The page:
Also, you have to ensure that every employee is made to feel a part of the company culture and that they have clearly defined key performance indicators (KPIs) and performance reviews, so they feel like they have a clear career pathway. People need benchmarks and clear reporting lines, and stable management of expectations.

Outsourced Marketing: The Advantages

An external marketing agency will have all these skills, all these experts and marketing professionals on hand whenever you need them. A third-party marketing service provider can not only fill skills gaps that your organization may not be able to fill, but they can take on work across multiple skill levels so that your teams don’t have to. This can considerably lower the cost to company in terms of hiring highly skilled marketing professionals while making it extremely easy for you to simply grab expertise when you need it. Outsourced is essentially expertise on tap.

Outsourced marketing comes with no sick leave, no maternity leave, no salary packages, or concerns around cultural fits. It doesn’t have expectations around KPIs or management, it doesn’t ask that you provide consistent training, and it doesn’t expect your teams to operate at half capacity on large campaigns because people are away or sick. You have a trusted resource committed to ensuring that you always have talent whenever you need it. The problems of staff management and wellbeing aren’t yours anymore.

You’re guaranteed market-leading solutions, technologies, and approaches when you work with an external marketing agency. To stay competitive in a very challenging market, external marketing companies make it their business to know the business of marketing. They are on top of the trends shaping customer interactions and behaviors and ensure your campaigns take advantage of them (where relevant), so you’re also ahead of the pack.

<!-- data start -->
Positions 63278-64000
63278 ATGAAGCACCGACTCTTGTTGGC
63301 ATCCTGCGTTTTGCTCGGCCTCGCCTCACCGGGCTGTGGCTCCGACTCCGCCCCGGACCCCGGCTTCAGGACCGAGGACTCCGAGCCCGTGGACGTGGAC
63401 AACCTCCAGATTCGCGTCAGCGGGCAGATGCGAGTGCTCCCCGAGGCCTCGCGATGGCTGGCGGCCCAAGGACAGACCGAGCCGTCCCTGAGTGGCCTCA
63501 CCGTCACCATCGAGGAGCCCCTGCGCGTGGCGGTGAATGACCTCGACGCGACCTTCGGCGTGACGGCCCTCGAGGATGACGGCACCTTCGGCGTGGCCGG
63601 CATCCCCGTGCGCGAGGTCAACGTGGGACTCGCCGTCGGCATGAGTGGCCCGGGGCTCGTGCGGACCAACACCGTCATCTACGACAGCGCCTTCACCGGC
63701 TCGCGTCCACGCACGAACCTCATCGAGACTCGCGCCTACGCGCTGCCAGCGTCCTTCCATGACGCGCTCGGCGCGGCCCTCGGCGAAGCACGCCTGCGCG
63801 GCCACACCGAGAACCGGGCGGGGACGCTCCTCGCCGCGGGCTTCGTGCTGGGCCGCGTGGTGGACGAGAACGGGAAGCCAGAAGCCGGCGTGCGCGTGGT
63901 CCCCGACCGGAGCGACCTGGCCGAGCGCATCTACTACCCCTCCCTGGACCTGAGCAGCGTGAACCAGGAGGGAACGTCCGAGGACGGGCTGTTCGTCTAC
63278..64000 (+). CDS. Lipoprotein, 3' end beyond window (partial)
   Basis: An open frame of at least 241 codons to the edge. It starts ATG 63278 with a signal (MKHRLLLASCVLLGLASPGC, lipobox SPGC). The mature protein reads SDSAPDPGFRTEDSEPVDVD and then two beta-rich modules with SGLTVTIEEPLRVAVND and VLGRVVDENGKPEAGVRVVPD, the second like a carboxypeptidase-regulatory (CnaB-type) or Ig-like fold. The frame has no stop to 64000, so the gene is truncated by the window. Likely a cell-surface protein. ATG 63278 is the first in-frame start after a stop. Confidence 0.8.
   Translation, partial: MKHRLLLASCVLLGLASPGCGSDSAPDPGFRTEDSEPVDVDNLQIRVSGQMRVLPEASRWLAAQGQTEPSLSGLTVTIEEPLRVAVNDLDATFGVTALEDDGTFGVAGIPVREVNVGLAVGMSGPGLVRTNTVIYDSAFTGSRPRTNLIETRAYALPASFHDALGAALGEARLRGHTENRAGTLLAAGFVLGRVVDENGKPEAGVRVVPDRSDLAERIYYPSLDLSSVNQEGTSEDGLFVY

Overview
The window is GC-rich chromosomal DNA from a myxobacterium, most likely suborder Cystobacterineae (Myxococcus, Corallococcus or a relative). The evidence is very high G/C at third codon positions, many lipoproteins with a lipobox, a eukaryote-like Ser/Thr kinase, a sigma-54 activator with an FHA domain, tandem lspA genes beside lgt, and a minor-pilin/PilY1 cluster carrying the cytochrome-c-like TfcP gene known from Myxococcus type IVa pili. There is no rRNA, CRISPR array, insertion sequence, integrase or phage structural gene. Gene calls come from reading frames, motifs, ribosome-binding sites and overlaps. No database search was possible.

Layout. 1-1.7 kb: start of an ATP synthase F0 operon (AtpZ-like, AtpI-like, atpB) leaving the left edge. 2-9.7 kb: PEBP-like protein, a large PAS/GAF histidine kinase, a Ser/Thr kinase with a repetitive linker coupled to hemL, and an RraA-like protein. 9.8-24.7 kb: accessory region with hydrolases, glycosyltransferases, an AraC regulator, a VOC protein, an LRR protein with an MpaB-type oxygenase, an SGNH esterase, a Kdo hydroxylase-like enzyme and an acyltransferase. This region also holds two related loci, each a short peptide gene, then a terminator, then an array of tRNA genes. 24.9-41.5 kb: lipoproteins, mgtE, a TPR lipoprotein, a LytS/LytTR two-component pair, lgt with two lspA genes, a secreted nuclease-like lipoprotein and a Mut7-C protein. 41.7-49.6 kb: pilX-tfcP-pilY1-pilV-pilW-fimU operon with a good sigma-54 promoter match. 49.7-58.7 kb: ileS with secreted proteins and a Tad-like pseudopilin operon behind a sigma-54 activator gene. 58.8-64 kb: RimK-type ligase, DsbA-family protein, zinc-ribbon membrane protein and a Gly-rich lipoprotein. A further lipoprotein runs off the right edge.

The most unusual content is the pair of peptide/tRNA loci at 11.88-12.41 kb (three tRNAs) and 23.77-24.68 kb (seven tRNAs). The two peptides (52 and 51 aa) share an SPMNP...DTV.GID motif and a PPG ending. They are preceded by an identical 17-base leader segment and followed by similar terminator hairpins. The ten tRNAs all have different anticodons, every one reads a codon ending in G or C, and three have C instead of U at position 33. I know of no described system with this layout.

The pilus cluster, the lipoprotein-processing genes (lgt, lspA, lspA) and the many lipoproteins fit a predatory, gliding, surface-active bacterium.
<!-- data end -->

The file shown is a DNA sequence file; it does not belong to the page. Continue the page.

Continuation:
You can say goodbye to the stressors of training and development, complex relationships, overtime and KPIs, limited team functionality, and the costs of hiring, keeping, and managing talent. Outsourced marketing has it all for you PLUS:

  • The ability to embark on multiple campaigns across multiple touchpoints and markets while ensuring cohesion and consistency
  • The ability to create campaigns on demand, at speed, and on time
  • The ability to project manage campaigns, so you have more time to focus on creatives, approvals, and marketing strategy
  • The ability to deliver internal resources relevant to different markets, campaigns, and media on demand
  • The ability to flex and adapt to your changing needs while adding in reliable expertise and support that brings fresh insights and remarkable talent to your table

Outsourced Marketing: The Disadvantages

Outsourced marketing isn’t perfect – no solution really is – so it does come with some of its own issues. The first is the teething period, where both agency and company get to know one another. Agency talent will still have to learn the brand and its guidelines and spend time with the brand to ensure that campaigns and messaging are correctly aligned. While this also applies to new hires as they learn the brand, with an agency, the learning curve is everyone all at once.

Talent can cycle through the agency, so you may not always have the same people working on your account. This is a mixed blessing as it can introduce the risk of someone getting the brand wrong, but it can also bring fresh insights and perspectives that keep the campaigns and the team fresh.

Of course, you can opt into a hybrid blend of outsourced and in-house marketing. This is time intensive for you as a CMO, as you’ll have to juggle two sets of expectations across multiple teams. Still, it does ensure that you fill gaps around approvals or campaign management that balance some of the disadvantages of both types of marketing team.

Either way, outsourced marketing is an invaluable asset to any business wanting to cut costs, save time, improve efficiencies and revitalize its campaigns.

Discover the value of outsourced skills and marketing expertise with GROW